According to the New York Times hackers have successfully made away with millions of dollars in one of the largest bank hacks in history. The majority of the targets were in Russia, but banks in Japan, the United States and Europe were also targeted.

The bank’s internal computers, used by employees who process daily transfers and conduct bookkeeping, had been penetrated by malware that allowed cybercriminals to record employees’ every move.

The cybercriminals sent their victims infected emails, using a newsclip, URL or message that appeared to come from a colleague to bait them (a.k.a. phishing). When the employee clicked on the email, malware was installed that allowed the hackers to crawl across a bank’s network until they found employees who administered the cash transfer systems or remotely connected ATMs.

Kaspersky Lab says that the scope of this attack on more than 100 banks and other financial institutions in 30 nations could make it one of the largest bank thefts ever. “This is likely the most sophisticated attack the world has seen to date in terms of the tactics and methods that cybercriminals have used to remain covert,” said a cybersecurity expert with Kaspersky.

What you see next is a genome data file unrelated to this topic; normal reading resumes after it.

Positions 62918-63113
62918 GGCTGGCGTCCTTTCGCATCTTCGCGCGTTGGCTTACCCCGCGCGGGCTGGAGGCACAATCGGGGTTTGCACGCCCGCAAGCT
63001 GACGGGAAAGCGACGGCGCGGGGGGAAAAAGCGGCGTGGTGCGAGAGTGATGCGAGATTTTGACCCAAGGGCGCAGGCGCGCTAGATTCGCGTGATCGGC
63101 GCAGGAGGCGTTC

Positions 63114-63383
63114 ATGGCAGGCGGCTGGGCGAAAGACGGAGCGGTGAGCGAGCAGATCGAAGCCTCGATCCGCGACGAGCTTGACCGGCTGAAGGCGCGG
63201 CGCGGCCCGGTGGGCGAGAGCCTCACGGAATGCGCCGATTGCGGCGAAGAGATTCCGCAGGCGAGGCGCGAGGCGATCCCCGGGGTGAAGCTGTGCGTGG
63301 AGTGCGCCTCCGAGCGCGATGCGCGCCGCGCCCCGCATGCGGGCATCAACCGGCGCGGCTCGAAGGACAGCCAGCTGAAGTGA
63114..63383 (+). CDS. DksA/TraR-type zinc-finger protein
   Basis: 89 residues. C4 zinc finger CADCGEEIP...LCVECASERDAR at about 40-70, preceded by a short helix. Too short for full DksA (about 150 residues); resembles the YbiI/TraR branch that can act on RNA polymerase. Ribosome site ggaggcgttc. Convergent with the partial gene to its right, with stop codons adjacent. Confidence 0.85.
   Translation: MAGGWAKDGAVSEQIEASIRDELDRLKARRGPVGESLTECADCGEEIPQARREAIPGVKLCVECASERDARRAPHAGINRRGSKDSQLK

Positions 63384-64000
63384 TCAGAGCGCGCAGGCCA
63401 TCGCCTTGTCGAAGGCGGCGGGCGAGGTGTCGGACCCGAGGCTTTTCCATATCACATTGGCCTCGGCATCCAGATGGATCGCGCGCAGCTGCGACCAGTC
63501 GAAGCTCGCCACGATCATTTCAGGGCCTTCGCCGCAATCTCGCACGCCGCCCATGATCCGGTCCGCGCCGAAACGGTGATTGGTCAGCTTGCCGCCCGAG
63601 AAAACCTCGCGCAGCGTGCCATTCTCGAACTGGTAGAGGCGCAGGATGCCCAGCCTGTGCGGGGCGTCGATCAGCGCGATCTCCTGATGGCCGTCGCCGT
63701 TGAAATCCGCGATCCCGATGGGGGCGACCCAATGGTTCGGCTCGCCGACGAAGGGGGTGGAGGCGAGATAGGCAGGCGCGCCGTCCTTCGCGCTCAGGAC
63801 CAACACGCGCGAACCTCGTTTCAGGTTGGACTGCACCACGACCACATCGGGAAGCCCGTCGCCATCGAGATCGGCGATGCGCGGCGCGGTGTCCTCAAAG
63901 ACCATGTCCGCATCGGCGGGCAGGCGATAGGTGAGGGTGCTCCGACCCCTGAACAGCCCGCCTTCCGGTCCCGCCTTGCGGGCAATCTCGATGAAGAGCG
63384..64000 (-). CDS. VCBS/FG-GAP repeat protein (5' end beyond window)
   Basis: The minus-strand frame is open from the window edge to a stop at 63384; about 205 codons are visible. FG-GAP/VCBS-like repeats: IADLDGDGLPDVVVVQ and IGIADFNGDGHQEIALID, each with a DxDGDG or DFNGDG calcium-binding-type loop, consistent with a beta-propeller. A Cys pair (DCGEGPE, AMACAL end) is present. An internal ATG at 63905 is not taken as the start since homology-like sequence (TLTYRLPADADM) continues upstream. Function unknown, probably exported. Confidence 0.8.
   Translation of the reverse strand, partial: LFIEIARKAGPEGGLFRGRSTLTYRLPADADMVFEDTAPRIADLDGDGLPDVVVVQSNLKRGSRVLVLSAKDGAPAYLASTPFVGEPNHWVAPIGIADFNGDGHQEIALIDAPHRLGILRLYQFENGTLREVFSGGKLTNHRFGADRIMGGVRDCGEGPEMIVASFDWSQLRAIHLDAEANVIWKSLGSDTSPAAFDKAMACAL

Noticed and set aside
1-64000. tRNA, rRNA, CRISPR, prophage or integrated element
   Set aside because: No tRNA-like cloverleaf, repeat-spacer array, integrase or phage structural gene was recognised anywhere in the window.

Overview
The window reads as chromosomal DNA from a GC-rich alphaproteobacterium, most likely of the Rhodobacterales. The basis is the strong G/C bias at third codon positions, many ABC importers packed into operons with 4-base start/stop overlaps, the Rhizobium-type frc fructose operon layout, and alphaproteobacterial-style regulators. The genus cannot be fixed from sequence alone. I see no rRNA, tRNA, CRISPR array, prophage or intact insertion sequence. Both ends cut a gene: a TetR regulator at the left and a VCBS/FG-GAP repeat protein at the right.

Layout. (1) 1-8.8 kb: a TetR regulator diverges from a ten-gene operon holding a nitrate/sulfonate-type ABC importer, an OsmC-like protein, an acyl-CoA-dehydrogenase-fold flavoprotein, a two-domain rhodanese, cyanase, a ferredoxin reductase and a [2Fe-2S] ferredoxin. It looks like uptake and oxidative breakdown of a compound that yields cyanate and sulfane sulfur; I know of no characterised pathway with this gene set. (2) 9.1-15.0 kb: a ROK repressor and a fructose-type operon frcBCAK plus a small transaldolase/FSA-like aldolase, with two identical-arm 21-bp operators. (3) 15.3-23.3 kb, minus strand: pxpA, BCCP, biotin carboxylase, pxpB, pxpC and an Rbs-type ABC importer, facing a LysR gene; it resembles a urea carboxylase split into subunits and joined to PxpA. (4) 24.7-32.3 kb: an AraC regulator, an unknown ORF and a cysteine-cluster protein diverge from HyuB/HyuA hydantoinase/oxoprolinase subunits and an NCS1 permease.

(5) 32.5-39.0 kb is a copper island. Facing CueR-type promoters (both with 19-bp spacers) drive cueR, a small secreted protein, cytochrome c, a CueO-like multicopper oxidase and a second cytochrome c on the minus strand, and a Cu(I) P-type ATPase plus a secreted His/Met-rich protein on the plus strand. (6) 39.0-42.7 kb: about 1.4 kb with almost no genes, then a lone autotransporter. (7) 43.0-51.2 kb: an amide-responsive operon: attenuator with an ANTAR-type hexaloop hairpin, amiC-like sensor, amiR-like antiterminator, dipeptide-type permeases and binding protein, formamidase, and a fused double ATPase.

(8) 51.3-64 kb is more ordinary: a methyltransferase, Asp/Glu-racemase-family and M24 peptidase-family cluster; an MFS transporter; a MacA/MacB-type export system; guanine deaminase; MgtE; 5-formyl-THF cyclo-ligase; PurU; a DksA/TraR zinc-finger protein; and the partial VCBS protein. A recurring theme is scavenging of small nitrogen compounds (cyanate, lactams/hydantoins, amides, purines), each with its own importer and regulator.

So far, no bank has come forward acknowledging the theft — an issue President Obama addressed at a recent speech he made at Stanford University, where he urged passage of a law that would require public disclosure of any breach that compromised personal or financial information.

This most recent hack is further proof that employees are a key link in the security of a business’ technology infrastructure and company data.  The effort to create a security aware culture must include everyone in the company. Teaching employees to be aware of an organization’s security requirements can be one of the most effective ways to enhance the company’s overall security posture.  Without end-user training on security best practices and policies, it is impossible to secure your information resources or ensure data privacy.

ACE IT Solutions’ security awareness training was designed to reduce exposure of sensitive information and infection by malware, viruses, spyware, etc. and addresses email security, smart internet browsing, phishing, and cookies. Contact us for more details on our security awareness training for employees.

Read more about the cyber attack in The New York Times

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